I believe I am digging down into my teenage and student feminist roots more everyday at the moment… Although in those days I actually thought of birth and having children as a social and societal ‘chain’ dare I admit around women’s necks! And now I want to fight for women’s rights again not only so they can experience the bliss that childbirth and motherhood really can be, but also so women can be empowered to find all the information and make decisions for themselves about theirs and their babies health.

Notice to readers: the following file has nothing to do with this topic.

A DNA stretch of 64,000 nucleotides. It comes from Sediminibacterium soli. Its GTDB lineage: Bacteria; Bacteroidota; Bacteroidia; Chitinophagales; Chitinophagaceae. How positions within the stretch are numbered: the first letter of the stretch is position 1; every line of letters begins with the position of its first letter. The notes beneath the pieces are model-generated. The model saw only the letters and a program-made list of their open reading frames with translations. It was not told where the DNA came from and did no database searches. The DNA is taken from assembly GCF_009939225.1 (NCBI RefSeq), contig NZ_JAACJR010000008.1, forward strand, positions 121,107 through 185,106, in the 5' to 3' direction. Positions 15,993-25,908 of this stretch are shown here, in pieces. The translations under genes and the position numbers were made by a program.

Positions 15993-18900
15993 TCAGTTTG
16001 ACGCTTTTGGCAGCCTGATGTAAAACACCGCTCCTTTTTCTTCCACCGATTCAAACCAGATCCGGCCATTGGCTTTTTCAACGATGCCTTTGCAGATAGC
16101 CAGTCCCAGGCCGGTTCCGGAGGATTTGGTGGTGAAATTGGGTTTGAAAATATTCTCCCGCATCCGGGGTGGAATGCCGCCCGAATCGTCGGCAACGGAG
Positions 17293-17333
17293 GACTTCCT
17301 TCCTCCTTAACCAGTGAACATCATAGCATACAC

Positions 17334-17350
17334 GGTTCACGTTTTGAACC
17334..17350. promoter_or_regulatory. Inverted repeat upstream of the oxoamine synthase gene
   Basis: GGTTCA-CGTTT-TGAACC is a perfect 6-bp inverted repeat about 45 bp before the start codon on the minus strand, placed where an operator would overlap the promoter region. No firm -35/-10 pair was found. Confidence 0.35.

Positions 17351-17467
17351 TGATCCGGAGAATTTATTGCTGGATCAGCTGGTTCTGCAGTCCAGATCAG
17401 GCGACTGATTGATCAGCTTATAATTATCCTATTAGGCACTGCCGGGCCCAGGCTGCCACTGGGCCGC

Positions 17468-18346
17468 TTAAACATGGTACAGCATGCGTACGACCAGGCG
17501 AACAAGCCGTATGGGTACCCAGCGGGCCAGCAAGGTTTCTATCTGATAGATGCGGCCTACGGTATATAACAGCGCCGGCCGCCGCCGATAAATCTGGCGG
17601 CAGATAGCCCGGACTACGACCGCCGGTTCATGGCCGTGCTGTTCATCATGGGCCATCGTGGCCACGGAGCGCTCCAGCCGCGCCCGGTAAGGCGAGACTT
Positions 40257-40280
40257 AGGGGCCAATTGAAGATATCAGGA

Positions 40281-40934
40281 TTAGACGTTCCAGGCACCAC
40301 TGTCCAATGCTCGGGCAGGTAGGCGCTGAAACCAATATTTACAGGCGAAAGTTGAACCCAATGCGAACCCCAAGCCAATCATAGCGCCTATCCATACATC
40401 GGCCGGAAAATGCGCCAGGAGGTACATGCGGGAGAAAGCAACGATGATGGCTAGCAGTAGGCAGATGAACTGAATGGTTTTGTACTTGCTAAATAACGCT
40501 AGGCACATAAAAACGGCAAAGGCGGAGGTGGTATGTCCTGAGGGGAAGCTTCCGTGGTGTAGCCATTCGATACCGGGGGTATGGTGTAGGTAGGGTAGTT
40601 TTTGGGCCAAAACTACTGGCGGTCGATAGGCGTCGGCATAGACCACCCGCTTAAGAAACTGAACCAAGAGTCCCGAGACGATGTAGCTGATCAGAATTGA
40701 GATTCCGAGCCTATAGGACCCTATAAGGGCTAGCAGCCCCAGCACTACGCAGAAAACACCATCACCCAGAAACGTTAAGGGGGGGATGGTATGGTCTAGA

I grew up thinking girly behaviour and clothes etc were not good – even to be seen as a negative or sign of weakness? Where was this from? Mum who admitted she always wanted to be a boy? Or society at large? Whatever the influence, as an adult and with life experiences starting to rack up I am overtime becoming more able to listen to what I want – whether that is to wear a feminine outfit, to not care whether i ask for a glass of wine or a pint or to shout out loud about loving being pregnant, giving birth to my babies and breastfeeding. Did I really just compare those things? My point is that whatever it may be that I have let go of – my fear of being a woman- my fear of being judged as female by others or myself – Has led to the growth of my faith in women and a womans instinct to birth and care for her baby.